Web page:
Not only does ORBCOMM operate 16 vessel gateways, meaning that we have decades of experience in the data collection targeted by the new standards, but we already offer our customers the technology to track assets using a combination of data from trusted partners and our own fleet of satellites. Our engineers have created a single, simple interface to assimilate these multiple AIS data streams and cellular monitoring so that the data is effortlessly processed into meaningful information. This data is integrated into an array of back-office systems including booking and terminal operating systems and our customers are already availing of the benefits that the DCSA is hoping to bring to the container sector.
Q: Will there be teething issues within the industry to comply with the new standards?
A: The DCSA IoT standards are not specific to a single provider, rather, they are setting a standard the different suppliers will have to ensure their product portfolios comply with. Unlike some of our competitors, our experience operating the industry largest deployment of vessel gateways using multiple communication technologies means that our engineers are used to creating APIs (application programming interfaces) and can ensure that all existing ORBCOMM technology is compliant with the new standard. In fact, we have demonstrated capability in each of the technologies in the DCSA standard as well as experience helping our customers in other sectors (such as heavy machinery) comply with incoming standards.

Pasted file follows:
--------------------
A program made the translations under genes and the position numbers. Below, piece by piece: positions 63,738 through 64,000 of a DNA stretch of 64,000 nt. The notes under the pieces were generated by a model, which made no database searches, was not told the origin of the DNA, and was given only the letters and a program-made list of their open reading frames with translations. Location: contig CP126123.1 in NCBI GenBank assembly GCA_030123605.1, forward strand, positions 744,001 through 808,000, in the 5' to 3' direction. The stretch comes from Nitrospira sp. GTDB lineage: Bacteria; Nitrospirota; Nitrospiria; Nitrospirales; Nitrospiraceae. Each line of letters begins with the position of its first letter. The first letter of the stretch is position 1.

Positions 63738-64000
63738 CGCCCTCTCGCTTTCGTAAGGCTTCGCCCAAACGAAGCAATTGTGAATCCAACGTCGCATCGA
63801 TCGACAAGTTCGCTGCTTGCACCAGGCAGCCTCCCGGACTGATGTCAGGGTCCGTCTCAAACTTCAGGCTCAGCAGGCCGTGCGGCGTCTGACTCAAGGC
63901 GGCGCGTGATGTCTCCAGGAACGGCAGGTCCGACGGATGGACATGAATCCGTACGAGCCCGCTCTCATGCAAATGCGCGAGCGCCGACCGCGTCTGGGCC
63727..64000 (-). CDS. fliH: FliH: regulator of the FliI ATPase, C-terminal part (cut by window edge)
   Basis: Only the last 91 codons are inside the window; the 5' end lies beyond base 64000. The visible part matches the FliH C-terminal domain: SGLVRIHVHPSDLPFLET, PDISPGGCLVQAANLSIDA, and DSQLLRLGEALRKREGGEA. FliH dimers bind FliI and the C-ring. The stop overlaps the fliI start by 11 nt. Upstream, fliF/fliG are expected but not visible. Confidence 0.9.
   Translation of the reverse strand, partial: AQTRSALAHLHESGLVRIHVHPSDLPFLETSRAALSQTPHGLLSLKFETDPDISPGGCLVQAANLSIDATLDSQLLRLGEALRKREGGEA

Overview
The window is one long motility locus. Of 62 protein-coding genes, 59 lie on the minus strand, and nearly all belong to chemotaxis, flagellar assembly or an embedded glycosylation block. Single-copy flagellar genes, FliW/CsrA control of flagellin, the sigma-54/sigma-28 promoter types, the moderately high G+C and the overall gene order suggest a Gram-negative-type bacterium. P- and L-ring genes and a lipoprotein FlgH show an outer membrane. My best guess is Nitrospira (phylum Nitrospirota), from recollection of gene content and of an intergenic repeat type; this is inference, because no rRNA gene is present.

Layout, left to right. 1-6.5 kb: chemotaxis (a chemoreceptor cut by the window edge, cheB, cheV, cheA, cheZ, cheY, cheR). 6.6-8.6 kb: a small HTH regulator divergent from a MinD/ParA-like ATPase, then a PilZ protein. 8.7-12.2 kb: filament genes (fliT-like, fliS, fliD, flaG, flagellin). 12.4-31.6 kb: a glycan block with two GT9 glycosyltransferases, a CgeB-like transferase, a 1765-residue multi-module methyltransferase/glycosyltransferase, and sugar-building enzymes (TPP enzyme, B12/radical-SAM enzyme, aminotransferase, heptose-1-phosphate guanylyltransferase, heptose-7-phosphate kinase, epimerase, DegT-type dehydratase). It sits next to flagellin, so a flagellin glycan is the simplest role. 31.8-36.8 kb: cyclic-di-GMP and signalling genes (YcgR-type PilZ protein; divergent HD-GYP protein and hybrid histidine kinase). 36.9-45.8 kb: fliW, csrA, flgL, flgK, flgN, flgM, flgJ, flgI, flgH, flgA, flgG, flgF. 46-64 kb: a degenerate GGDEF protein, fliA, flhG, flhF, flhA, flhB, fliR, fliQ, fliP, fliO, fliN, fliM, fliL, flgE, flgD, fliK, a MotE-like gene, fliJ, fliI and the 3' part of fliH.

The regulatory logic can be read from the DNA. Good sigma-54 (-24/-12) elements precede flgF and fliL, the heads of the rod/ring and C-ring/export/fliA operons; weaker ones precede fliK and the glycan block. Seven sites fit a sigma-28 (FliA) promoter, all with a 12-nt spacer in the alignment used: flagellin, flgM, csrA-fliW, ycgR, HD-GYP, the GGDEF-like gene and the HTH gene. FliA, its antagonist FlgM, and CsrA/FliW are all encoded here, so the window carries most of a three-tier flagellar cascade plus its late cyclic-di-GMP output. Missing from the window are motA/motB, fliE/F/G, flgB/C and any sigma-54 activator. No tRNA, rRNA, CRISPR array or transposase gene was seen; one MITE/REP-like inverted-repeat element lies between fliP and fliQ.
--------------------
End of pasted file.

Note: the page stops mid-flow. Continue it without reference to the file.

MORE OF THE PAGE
While it would be irresponsible for any company to claim that there will be no teething trouble at all, ORBCOMM customers can rest easy knowing that, as a global provider of Machine-to-Machine (M2M) and Internet of Things (IoT) solutions with over two decades of experience, we particularly well equipped to assist them with this transition.
Additionally, as our customers are no doubt aware, our emphasis on flexibility of the solutions we provide in order to meet their bespoke needs mean that we have a strong focus on backwards compatibility and futureproofing our technology.
Q: What’s next on the horizon from the DCSA?
A: The DCSA has explicitly stated that its mission is “to drive technology standards and frameworks that will enable carriers to bring innovative solutions to market. Leveraging DCSA standards will improve a carrier’s customer experience, operational efficiency, regulatory compliance and business agility.”
The recent standards are the first of three planned IoT standards that the DCSA is issuing in order to establish connectivity requirements for reefer and dry containers, as well as the RFID registration of these containers. It has clarified that future releases will focus on “data structure and handling, physical device specifications as well as security and access management.”
ORBCOMM is confident that our technological know-how, talented engineers and industry experience will ensure our ability to comply with the upcoming standards from the DCSA and other professional bodies.